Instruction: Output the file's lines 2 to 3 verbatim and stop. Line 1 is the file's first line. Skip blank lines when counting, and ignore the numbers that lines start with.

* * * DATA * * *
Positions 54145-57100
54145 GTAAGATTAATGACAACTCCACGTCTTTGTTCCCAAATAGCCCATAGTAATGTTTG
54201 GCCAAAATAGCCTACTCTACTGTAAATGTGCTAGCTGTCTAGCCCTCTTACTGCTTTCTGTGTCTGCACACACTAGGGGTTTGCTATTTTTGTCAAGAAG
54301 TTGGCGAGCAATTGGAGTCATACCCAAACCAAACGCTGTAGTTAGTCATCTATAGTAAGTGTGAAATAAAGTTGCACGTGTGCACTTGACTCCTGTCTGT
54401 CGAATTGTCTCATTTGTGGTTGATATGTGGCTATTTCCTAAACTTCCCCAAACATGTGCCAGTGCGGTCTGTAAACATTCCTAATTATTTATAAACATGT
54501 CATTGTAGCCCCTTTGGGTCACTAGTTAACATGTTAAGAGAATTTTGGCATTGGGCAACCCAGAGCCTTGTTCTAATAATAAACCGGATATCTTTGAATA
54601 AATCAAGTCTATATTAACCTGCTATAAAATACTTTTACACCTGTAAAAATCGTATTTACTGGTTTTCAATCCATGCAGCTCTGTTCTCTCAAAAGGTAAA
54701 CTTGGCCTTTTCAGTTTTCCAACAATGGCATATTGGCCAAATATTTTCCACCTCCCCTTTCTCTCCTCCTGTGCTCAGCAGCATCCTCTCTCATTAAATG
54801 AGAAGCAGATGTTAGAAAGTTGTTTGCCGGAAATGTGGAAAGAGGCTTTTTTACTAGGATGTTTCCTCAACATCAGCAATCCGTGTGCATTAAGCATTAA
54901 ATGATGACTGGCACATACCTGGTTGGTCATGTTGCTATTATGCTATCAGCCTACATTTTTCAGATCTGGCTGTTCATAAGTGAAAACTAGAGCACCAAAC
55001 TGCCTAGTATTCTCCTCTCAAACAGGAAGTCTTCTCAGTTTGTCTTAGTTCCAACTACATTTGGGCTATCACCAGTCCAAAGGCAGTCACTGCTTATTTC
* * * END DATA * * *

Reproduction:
54145 GTAAGATTAATGACAACTCCACGTCTTTGTTCCCAAATAGCCCATAGTAATGTTTG
54201 GCCAAAATAGCCTACTCTACTGTAAATGTGCTAGCTGTCTAGCCCTCTTACTGCTTTCTGTGTCTGCACACACTAGGGGTTTGCTATTTTTGTCAAGAAG